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Why Is the Green Party Attempting to Privatize Berlin’s Public Transport?

If we want to reduce carbon emissions, we need to make public transport free. But the transport minister in Berlin, a member of the Green Party, is doing exactly the opposite.

Nathaniel Flakin

May 31, 2020
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Berlin's transport senator Regine Günther from the Green Party is attempting to privatize these trains (Photo: Jörg Carstensen/dpa)

Berlin’s S-Bahn is an impressive piece of infrastructure. The yellow and red trains travel over 203 miles (327 kilometers) of tracks that reach from the city center into the surrounding province. The S-Bahn transports almost 500 million riders per year, and together with the U-Bahn (the underground train system) it is a vital component of the public transport system in the German capital.

But during the Covid-19 pandemic, Berlin’s Transportation Senator (the local equivalent to a minister) has been attempting to privatize the S-Bahn. Senator Regina Günther is from the Green Party — a party that claims to defend the environment and the climate.

The single best thing a city government could do to reduce CO2 emissions is to make public transport free, financed by taxing the rich. This would encourage people to abandon their cars and take the S-Bahn or a bicycle. But the Green senator is doing exactly the opposite: prices for public transport in Berlin have consistently risen faster than the rate of inflation.

As decades of experience have shown, privatization is devastating for train systems. Private companies, attempting to maximize profit, inevitably cut service while raising prices. Multinational companies profit while transit workers and riders alike suffer. 

The S-Bahn experienced a taste of privatization back in 2009. Its parent company, the state-owned German railway company Deutsche Bahn, was preparing for a public offering. To clean up their balance sheets, they drastically cut spending on maintaining Berlin’s local trains. By the winter of 2009, so many trains fell out of service that the whole system began to collapse. Only when the Deutsche Bahn abandoned its plans to go on the stock market was the S-Bahn put back into shape.

Berlin’s governing coalition is made up of the social democratic SPD, the Left Party (Die LINKE), and the Green Party — in German parlance, this is a “red-red-green” coalition. All three of these parties are formally committed to the fight against climate change, as well as to social justice. Yet they are planning to split the S-Bahn into three separate companies: one for the East-West lines, one for the North-South lines, and one for maintaining the trains. As workers attest, coordinating between three companies would cause endless chaos.

The Berlin government claims that there is no alternative to privatization — that their hand is being forced by EU regulations. But if any of these parties are in favor of a public transport system that is publicly owned, why are they not calling for mobilizations?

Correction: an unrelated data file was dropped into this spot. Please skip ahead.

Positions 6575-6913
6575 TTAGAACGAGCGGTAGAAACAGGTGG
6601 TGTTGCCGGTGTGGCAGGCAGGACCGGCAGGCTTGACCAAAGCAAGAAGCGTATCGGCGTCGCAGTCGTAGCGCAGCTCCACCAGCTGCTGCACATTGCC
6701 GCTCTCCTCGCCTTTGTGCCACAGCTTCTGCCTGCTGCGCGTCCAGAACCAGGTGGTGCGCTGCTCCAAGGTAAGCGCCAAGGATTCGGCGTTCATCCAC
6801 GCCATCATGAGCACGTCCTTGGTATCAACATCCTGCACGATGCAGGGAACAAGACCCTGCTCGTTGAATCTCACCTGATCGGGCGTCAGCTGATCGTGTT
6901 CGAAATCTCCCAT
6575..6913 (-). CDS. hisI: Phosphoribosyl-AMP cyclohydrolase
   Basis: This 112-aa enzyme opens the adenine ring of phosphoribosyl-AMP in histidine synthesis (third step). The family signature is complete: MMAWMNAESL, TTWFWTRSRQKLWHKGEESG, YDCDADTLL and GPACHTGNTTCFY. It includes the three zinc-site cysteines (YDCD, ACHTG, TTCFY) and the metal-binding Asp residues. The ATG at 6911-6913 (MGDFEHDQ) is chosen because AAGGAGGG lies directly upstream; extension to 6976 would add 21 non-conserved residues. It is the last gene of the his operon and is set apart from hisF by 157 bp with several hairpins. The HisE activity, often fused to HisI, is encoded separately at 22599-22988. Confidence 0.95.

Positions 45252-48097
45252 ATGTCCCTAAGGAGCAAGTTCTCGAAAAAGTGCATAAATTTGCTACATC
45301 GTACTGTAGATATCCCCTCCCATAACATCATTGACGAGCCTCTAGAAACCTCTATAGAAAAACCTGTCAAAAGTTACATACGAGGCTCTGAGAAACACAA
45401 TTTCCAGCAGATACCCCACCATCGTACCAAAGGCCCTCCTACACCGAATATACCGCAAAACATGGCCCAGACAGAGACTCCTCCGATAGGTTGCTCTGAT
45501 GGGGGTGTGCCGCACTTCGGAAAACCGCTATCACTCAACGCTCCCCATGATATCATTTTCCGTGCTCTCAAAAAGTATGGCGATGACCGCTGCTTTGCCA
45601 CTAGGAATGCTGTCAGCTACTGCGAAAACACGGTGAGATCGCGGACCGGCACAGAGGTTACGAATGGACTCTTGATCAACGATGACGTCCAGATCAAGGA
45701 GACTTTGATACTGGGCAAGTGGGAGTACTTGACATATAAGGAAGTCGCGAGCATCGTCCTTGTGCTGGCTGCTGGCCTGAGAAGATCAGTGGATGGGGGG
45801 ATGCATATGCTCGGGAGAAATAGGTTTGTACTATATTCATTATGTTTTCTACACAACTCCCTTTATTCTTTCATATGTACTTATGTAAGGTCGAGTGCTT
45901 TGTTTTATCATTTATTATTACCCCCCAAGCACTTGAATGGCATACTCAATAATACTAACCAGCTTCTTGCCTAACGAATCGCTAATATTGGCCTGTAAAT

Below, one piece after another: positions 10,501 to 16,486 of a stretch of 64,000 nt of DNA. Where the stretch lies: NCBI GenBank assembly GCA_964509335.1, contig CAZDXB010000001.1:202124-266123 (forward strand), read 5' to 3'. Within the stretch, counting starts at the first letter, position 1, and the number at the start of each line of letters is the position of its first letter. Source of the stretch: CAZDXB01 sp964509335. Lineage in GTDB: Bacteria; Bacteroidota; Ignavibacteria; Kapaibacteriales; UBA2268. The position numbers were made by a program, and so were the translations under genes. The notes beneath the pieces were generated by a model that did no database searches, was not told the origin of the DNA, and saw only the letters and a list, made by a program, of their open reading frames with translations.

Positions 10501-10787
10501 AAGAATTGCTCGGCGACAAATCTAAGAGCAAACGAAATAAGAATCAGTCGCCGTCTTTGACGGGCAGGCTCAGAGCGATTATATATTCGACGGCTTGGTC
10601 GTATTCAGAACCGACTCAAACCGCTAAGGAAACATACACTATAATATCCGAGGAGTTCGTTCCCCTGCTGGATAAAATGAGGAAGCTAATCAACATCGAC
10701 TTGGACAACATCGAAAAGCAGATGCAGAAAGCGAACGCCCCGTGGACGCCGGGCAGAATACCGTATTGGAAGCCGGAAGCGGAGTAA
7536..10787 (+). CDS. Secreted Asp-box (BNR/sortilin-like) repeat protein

These mobilizations are already taking place against the supposedly “left-wing” government. S-Bahn workers are fighting alongside climate activists from Fridays for Future and other public sector workers to stop the privatization.

Unfortunately, Germany’s Green Party has a long history of making environmental promises and then delivering neoliberal policies. Just last year, they agreed to continue Germany’s lignite coal mining — the most carbon-intensive form of energy in the world — for several decades, until 2038! The Green Party prime minister of the state of Baden-Württemberg has just come out in favor of state subsidies for the purchase of new cars, including diesel-guzzling Mercedes.

And Die LINKE, which has a more left-wing profile, is certainly doing its best to manage the neoliberal state apparatus. But it has been part of the Berlin government for decades and has been responsible for privatizing 200,000 publicly-owned apartments, as well as hospital services and numerous other companies.

A serious fight against climate change cannot be expected from bourgeois governments, even “left-wing” ones. Working-class people in Berlin need an S-Bahn and a public transport system run democratically by workers and riders.

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Nathaniel Flakin

Nathaniel is a freelance journalist and historian from Berlin. He is on the editorial board of Left Voice and our German sister site Klasse Gegen Klasse. Nathaniel, also known by the nickname Wladek, has written a biography of Martin Monath, a Trotskyist resistance fighter in France during World War II, which has appeared in German, in English, and in French, and in Spanish. He has also written an anticapitalist guide book called Revolutionary Berlin. He is on the autism spectrum.

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